Miller, the retired Alexandria attorney, who is black and who was a member of the school board when it passed the 2.0 rule, agrees with Masem. "Left alone, the system wouldn't have helped kids below 2.0 get into college," says Miller. Yet the C rule remains a lightning rod at T.C. Williams; it's one of the first factors mentioned in any discussion of the football program's struggles.
As significant to the football program was the deterioration of facilities. When Ellison took over last spring, he found his only practice field was a mess of weeds and dirt. The blocking sleds were decades old, rusted and nearly useless. Locker room showers and toilets were filthy and so clogged that they couldn't be used. "I was appalled by the condition of our facilities, especially the locker room," says a former Alexandria administrator who has left the district. "There had to have been a complete breakdown in reporting and maintenance, from the facilities manager to the athletic director to the principal of the school."
Because football requires more equipment and more funding than most sports, it was hardest hit by such neglect. The weight room, according to Ellison, was a wreck. Often T.C. Williams's junior varsity and freshman football teams are pushed off practice fields by youth soccer teams. Funding for football is approximately $12,500 a year, from an athletic budget of $65,000, says athletic director Aly Khan Johnson, who in the mid-'80s was the school's cross-country and track coach. "That figure has been steady for many years," he says.
Eric Henderson, who was the football coach for two years before Ellison took over (record: 4-16, including one forfeit for an eligibility violation in 2000), says he spent $5,000 of his own money to improve the program. "I asked for help from the school, but I couldn't get any," says Henderson. "At one point I was told to cut kids because the school didn't have enough equipment for them." ( Johnson denies that Henderson was asked to cut players.)
White participation, meanwhile, had waned. Neither of Furman's state title teams had more than five white players who made significant contributions. The '84 squad had a certain amount of black-white unity, of the sort depicted in the hilarious scene in Remember the Titans in which black players initiate Gerry Bertier into the world of Yo Mama put-downs, in effect making him one of their own. Mike Porterfield, a white starting offensive lineman on the '84 team who would go on to row crew for the U.S. national team and coach the women's pair (without coxswain) to a bronze medal at the 2000 Olympics, says, "The experience I had at T.C., playing football with black guys, mixing with them every day, is something I've never replicated. I loved it and I miss it. The Yo Mama scene in the movie cut right to my heart, because that was my experience."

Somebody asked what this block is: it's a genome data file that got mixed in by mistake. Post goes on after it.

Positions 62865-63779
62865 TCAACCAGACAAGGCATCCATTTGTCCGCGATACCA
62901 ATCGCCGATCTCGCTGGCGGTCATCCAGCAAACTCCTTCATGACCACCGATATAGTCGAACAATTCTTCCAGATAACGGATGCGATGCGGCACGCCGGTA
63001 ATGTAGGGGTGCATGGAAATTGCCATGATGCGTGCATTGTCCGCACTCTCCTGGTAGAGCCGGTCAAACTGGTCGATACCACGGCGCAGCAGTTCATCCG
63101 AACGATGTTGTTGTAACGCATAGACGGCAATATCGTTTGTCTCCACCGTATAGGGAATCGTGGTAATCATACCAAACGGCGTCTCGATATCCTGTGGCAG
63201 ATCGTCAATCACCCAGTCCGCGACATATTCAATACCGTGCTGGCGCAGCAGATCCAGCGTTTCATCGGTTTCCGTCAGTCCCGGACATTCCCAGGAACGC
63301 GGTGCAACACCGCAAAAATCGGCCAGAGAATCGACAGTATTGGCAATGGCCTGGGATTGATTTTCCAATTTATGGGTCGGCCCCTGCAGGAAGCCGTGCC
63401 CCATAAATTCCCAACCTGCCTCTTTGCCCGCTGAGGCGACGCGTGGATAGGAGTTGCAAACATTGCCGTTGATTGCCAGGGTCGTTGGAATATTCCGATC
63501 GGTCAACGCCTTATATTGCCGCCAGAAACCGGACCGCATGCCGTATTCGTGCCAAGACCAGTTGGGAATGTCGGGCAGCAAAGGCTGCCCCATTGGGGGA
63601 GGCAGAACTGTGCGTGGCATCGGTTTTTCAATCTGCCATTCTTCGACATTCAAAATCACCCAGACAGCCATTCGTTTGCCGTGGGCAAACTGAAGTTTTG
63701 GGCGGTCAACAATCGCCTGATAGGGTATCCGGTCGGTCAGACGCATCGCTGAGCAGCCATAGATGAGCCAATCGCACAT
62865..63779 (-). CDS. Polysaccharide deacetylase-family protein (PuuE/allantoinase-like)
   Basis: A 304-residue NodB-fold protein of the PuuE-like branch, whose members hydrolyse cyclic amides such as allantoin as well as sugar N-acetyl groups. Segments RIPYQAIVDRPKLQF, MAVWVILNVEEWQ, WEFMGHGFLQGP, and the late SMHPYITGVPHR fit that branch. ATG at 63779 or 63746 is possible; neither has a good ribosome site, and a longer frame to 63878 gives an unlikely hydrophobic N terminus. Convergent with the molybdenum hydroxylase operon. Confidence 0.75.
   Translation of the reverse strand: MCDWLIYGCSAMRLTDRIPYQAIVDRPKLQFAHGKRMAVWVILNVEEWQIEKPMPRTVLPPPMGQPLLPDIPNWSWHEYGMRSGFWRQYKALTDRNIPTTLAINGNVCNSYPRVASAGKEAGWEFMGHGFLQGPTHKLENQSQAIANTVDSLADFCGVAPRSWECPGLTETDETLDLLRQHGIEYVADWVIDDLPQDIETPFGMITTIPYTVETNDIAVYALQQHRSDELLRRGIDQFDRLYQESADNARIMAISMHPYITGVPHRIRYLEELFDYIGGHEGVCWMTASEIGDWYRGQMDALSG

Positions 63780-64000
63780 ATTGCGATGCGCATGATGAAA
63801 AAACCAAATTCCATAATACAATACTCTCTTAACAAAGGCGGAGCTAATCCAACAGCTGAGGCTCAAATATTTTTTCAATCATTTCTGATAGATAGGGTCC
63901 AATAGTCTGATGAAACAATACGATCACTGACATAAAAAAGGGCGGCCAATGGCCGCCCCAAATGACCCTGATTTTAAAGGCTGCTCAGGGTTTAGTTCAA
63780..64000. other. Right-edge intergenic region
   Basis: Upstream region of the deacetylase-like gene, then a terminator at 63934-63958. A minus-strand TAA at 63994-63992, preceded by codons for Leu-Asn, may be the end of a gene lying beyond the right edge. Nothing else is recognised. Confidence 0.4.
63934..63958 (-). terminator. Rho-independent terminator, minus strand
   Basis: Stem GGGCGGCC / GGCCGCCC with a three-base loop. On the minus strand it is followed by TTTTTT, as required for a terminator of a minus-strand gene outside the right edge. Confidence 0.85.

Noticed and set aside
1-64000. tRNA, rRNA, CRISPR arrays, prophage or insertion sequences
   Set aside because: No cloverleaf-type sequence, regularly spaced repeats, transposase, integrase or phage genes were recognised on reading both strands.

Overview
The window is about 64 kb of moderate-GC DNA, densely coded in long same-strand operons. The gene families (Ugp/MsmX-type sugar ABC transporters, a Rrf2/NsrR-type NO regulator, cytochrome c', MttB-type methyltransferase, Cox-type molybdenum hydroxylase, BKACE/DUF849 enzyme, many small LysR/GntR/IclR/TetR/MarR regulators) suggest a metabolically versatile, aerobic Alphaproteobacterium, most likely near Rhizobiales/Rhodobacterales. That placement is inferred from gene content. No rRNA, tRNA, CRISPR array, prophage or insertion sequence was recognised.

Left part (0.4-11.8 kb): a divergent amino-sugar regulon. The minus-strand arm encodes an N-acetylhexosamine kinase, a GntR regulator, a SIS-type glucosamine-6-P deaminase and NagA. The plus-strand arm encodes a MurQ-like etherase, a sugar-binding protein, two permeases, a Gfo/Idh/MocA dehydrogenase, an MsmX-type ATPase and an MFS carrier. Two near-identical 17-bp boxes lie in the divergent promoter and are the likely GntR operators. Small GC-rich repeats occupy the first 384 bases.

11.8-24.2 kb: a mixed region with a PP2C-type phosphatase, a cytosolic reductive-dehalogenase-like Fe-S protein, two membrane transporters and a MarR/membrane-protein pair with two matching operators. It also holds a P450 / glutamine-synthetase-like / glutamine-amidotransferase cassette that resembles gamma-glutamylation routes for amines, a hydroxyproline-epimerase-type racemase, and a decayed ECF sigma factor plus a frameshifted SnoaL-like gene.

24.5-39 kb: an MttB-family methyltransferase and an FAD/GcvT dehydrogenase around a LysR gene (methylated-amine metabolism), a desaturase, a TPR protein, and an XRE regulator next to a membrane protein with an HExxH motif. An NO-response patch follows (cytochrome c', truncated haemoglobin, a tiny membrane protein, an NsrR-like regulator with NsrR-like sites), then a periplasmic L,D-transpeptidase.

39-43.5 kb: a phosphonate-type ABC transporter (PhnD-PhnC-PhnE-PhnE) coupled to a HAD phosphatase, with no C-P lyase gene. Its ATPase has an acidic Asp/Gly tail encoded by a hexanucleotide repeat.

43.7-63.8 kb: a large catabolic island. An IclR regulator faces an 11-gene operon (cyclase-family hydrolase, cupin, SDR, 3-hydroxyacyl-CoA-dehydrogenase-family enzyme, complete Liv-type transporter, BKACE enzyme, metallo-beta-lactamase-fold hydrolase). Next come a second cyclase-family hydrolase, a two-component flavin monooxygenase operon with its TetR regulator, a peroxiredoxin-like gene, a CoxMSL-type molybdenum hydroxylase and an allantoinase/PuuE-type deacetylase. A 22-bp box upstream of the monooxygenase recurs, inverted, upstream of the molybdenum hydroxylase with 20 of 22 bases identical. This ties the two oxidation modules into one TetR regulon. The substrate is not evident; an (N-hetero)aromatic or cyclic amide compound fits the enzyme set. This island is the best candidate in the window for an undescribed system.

Three years later, however, Dawes, a starting wide receiver in '88, had a different impression of the team. "By the time I came through, it was clear that the team belonged to the black guys," he says.
Today it is rare to find a white player contributing to the football program. "Most white kids around here wouldn't even think of coming out for football," says Josh Freeman, a white senior who has been in the football program for four years and was T.C. Williams's starting center before a knee injury ended his season in early September. "They think it's a black sport."
"That's a problem," says Yoast. "Not because you need white kids to be a good football team—you don't—but because in Group AAA in Virginia you need all your good athletes on the field. Some of them are going to be white."
Says Marvin Watkins, a senior wide receiver on this year's team, "Most of the good teams we play have big white guys and quick black athletes. We don't."
Visitors to T.C. Williams are greeted by the lobby's Hall of Nations, a display of flags representing the more than 80 birth countries of the school's vastly diverse population. Diversity, however, does not breed interaction. " Alexandria has a huge international community," says former superintendent Masem, "but the community is socially split, and the school is socially split."